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IRS FORMS: FORM 8332

Using Form 8332 to Release Your Child's Dependent Exemption to Noncustodial Parent

Jo Willetts, EA

Director, Tax Resources

Published on: March 25, 2021

What is IRS Form 8332? Learn the basics of Form 8332 and releasing a child’s dependent exemption to a noncustodial parent.

What is Form 8332 used for?

Form 8332 is used to release your child's dependency exemption and child tax credit benefit to the noncustodial parent, or revoke this permission, for specific tax years. Permission can also be granted for future tax years so you do not need to repeatedly file this form. This can be done by writing “all future years” in Part II.

However, separate Forms 8332 will be required for each child. The child and noncustodial parent need to be named on each form.

Form 8332 is used when a divorce or separate maintenance agreement specifies a noncustodial parent can claim the dependent children. Use it when you are separated from the noncustodial parent to allow them to claim the child's exemption.

Is Form 8332 still usable after the 2018 Tax Reform?

The 2018 tax reform eliminated personal and dependent exemptions. Form 8332 is still used to allow the noncustodial parent to claim a dependent child for purposes of the child tax credits.

 You may need the form for your state income taxes or to release a related tax benefit to the non-custodial parent.

Will I forfeit other parental tax benefits if I file Form 8332?

Generally, the custodial parent receives more tax benefits than the noncustodial because the child is their dependent. Most parental tax benefits require that the child lives with you more than half the year, and/or that both parents provide more than half of the child’s total support.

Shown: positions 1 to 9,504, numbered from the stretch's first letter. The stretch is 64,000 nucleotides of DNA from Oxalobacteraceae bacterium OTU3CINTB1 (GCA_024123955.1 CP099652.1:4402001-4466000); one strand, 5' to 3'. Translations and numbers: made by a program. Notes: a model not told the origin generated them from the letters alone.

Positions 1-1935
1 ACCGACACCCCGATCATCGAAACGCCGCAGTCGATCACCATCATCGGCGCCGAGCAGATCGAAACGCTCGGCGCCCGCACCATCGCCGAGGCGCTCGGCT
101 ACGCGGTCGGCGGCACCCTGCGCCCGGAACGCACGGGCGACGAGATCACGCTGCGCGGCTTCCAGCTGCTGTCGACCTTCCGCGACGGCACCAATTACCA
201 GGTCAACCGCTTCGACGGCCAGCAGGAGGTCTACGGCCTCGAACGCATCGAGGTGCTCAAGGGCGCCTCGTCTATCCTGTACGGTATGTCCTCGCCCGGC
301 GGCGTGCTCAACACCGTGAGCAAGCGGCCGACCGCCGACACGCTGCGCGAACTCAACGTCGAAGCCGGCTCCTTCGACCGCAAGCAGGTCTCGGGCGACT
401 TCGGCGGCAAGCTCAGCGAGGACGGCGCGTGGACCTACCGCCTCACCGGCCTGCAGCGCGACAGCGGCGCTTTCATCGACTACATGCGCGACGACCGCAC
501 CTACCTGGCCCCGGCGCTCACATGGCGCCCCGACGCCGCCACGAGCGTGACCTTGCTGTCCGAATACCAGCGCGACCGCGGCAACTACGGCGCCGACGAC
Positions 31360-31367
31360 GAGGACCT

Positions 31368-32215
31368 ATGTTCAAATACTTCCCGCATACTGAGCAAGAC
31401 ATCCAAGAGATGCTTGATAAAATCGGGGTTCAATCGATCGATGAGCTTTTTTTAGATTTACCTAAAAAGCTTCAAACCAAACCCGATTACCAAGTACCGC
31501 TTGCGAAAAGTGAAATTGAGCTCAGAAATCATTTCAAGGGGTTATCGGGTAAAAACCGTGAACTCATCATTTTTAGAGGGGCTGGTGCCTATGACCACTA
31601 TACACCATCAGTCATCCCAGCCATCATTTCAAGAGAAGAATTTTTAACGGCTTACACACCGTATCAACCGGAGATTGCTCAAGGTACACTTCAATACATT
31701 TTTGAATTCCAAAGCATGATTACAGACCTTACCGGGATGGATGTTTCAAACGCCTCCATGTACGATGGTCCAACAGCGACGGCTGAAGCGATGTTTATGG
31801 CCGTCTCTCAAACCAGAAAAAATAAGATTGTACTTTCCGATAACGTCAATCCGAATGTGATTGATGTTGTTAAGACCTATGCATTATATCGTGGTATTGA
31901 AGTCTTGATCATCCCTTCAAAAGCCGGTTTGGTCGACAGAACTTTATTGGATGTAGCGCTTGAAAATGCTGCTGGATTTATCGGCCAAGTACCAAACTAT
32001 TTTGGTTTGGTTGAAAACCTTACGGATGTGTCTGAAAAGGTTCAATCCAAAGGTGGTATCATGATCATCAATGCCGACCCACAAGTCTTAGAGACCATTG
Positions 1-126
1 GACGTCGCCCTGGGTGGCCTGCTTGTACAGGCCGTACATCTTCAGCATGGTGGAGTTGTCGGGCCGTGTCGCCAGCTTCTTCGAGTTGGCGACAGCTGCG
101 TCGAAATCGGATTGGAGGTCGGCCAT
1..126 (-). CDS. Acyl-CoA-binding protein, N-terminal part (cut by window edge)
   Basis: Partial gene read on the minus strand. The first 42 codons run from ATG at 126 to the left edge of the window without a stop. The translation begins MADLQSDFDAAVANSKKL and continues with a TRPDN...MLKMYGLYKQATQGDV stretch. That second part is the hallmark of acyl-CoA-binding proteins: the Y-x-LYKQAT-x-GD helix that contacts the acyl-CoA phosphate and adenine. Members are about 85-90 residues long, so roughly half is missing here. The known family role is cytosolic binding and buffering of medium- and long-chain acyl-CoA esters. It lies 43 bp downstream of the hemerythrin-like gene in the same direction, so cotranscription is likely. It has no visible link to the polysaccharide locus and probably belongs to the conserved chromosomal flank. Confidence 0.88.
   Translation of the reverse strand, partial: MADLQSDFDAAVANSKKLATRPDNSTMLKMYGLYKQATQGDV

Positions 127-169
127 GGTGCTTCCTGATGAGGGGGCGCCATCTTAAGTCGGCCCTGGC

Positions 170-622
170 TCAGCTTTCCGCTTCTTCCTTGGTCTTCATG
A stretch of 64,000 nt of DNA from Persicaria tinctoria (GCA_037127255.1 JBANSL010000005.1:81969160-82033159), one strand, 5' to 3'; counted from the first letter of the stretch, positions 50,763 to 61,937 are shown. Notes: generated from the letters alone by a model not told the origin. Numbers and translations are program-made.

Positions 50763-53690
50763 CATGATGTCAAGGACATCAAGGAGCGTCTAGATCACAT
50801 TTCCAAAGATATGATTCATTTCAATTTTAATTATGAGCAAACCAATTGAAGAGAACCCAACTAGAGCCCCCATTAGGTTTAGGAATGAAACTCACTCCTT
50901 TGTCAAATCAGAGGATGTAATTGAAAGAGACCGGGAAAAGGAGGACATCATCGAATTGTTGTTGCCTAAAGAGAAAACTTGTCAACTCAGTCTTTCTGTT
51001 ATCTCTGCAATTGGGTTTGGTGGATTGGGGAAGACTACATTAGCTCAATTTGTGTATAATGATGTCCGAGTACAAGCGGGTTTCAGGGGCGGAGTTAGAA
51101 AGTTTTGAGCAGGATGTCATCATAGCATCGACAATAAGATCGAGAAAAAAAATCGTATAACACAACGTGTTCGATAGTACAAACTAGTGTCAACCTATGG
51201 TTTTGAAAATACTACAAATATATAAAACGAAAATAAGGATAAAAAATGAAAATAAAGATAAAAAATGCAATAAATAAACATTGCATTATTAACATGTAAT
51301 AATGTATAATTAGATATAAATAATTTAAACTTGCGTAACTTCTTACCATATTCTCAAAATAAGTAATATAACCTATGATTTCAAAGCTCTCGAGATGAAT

If you file Form 8332, a majority of the tax benefits you receive as the custodial parent will not be affected. The earned income tax credit, child and dependent care credit, and head of household filing status are unaffected by waiving your child’s dependency exemption. As the custodial parent, you are still entitled to these benefits as long as you meet the other rules surrounding the tax benefits.

However, if you file Form 8332, the noncustodial parent will receive the allowable amounts of child tax credit and additional child tax credit.

Is Form 8332 required if my divorce decree has a tax provision?

The IRS may allow you to waive filing Form 8332 if your divorce was effective after 1984 but before 2009 and the noncustodial parent attaches the relevant pages from the divorce decree to their tax return. The decree must outline all of the following:

  • That the noncustodial parent may claim the named child or children as a dependent regardless of other conditions met (e.g. visitations and child support)
  • The custodial parent will not claim the child or children as dependents
  • Specific years in which the custodial parent waives the child's dependency exemption

About the Author

Jo Willetts, Director of Tax Resources at Jackson Hewitt, has more than 25 years of experience in the tax industry. As an Enrolled Agent, Jo has attained the highest level of certification for a tax professional. She began her career at Jackson Hewitt as a Tax Pro, working her way up to General Manager of a franchise store. In her current role, Jo provides expert knowledge company-wide to ensure that tax information distributed through all Jackson Hewitt channels is current and accurate.

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